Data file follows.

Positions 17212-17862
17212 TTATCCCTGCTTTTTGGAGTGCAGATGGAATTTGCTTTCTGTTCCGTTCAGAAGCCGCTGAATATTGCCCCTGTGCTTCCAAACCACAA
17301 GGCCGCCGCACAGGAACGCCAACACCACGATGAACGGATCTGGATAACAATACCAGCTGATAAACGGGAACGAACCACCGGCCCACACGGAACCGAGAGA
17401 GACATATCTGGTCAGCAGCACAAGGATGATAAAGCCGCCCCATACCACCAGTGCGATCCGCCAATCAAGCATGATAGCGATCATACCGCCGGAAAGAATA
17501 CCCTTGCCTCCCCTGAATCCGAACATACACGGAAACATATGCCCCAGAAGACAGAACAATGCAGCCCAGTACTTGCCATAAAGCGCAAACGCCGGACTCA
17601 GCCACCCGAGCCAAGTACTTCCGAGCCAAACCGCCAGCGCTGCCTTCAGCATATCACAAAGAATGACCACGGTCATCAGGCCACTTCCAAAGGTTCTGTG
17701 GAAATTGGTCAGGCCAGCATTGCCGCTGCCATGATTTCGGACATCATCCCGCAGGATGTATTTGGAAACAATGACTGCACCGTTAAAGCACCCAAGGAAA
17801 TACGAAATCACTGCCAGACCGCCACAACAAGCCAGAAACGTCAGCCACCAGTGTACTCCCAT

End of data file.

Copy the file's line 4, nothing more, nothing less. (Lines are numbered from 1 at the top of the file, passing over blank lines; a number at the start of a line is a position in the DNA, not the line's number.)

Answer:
17401 GACATATCTGGTCAGCAGCACAAGGATGATAAAGCCGCCCCATACCACCAGTGCGATCCGCCAATCAAGCATGATAGCGATCATACCGCCGGAAAGAATA